Fewer tariffs would boost U.S. industry

Just over 50 years ago in a river town in southeastern Ohio, a high-tech polymer called Udel PSU was produced for the very first time. NASA applied the shiny gold film to the visor on Neil Armstrong’s helmet. It protected his eyes from glare when he famously took those first steps on the lunar surface during the Apollo space mission. And that’s how a little bit of Marietta, Ohio, made it to the moon.

Today, Udel is still produced in Marietta by Solvay, a chemical company that creates specialty polymers for cutting-edge aerospace, healthcare and water filtration applications that demand Apollo-worthy durability and quality. More than 250 full-time employees work on site. Solvay also has nearly 50 employees in Cincinnati.

Our facilities are part of a global corporation that owns many manufacturing sites across the country and around the world. We have seen investment here in the U.S. but we’ve also seen it go to our sister plants overseas at times. We compete globally, so every penny and every employee counts when it comes to the short-term and long-term competitiveness of our local operations.

A number of factors make the difference in our success here in the U.S. Taxes and tariffs are among them.

At Solvay, we are pleased to see Congress show renewed interest in reducing import tariffs for certain goods and materials. Import tariffs, also called duties, are meant to protect domestic industry. But, when there is no domestic producer to protect, Congress has the leeway to implement a duty-free policy. This is not a subsidy; it just recognizes a competitive reality.

For example, Solvay imports a handful of key raw materials in Marietta because they are currently not produced in the U.S. We pay 6.5 percent duties on these imports. For what? To protect a domestic producer that doesn’t exist!

Several years ago there was a process that allowed manufacturers like us to ask Congress for temporary duty relief so long as there was no domestic industry to harm and there was a limited impact on U.S. customs revenue. Congress would consider legislation, called a Miscellaneous Tariff Bill, to account for actual market conditions. The whole process was thoroughly vetted by the U.S. International Trade Commission. It was well-documented and transparent.

It served its purpose, too. For many years, we benefited from that policy and paid a reduced duty rate on that raw material. This allowed us to be more competitive with our overseas rivals, who make and sell cheaper products with fewer quality controls, not to mention sometimes questionable labor and environmental practices.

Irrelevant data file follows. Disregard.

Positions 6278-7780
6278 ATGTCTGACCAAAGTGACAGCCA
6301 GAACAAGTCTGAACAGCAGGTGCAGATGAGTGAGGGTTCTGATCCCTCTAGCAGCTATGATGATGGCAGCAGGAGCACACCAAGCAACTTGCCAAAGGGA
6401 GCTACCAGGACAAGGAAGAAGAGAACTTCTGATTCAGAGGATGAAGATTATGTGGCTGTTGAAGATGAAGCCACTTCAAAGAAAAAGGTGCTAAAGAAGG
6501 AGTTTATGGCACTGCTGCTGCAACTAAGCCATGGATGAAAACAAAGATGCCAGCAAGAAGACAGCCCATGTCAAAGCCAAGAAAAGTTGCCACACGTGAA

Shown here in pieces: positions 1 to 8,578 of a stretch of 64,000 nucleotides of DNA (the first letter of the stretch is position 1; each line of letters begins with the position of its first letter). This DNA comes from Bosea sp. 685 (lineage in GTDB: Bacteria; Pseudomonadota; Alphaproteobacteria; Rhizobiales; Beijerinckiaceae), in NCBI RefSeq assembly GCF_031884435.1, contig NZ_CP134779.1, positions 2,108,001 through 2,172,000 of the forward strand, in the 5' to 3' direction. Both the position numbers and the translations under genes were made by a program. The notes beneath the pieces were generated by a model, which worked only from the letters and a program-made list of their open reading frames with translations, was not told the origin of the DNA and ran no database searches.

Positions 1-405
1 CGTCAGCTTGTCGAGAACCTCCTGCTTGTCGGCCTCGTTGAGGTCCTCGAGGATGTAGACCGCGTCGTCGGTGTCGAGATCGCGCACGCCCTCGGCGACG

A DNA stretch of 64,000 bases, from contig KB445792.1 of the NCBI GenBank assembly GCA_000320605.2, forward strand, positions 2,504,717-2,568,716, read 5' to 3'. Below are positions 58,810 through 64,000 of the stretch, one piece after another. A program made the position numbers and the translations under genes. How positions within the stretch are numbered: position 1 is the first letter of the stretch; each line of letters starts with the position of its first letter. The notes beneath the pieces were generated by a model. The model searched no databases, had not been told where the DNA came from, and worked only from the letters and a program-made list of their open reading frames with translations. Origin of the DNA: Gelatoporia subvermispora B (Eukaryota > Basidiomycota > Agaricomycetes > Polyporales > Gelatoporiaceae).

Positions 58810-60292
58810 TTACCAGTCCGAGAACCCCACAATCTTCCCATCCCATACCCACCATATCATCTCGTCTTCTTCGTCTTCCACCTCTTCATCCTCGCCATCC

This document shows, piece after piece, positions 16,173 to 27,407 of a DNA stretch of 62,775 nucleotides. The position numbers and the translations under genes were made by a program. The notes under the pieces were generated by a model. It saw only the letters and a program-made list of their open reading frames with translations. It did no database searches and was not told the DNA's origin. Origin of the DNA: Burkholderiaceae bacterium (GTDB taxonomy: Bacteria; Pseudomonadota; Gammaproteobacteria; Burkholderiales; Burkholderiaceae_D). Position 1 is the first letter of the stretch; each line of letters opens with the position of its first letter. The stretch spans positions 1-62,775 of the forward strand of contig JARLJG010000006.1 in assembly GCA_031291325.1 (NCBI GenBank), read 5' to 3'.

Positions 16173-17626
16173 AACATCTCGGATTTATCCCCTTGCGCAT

Then the legislative process broke down. Effectively, a political stalemate caused a de facto tax hike on U.S. industry – to protect no one. Those costs had to be passed on to our customers and ultimately to consumers. Of course, our overseas competitors enjoyed our disadvantage.

In Solvay’s case, that nearly seven percent increase in tariffs hurt, with no benefit. Our “made in the USA” products have strict quality and environmental controls, and more energy efficient manufacturing processes than our competitors. We also face more government regulations and customer scrutiny.

Together these factors make our product more expensive. Anything adding to that expense, like increased and needless tariffs, further cuts into our competitive position.

More recently, we see our Congressional leaders in both parties working together again to address this issue and boost U.S. competitiveness. Solvay applauds Congressional efforts to streamline the Miscellaneous Tariff Bill process, again clearing a path for lower tariffs. This will help level the playing field and recognize market realities. We thank Senator Rob Portman, Senator Sherrod Brown and Representative Bill Johnson for supporting this important legislation called the American Manufacturing Competitiveness Act of 2016.

Manufacturers like Solvay compete globally. Our Marietta plant competes for customers, competes with foreign-made products, and even faces intense competition within the company for capital that can be invested anywhere in the world.

When our global business leaders see that Congress understands the ultra-competitive, worldwide nature of business today – and that they are willing to use their power to ensure that tariffs work for the U.S. business community and not against it – that gives companies the confidence to continue investing here.

It means that manufacturers like Solvay can spend more on critical business needs like workforce development, capital improvements and R and D rather than tariffs that only benefit our foreign competitors.

It’s one way to keep businesses competitive, protect American jobs and create new ones.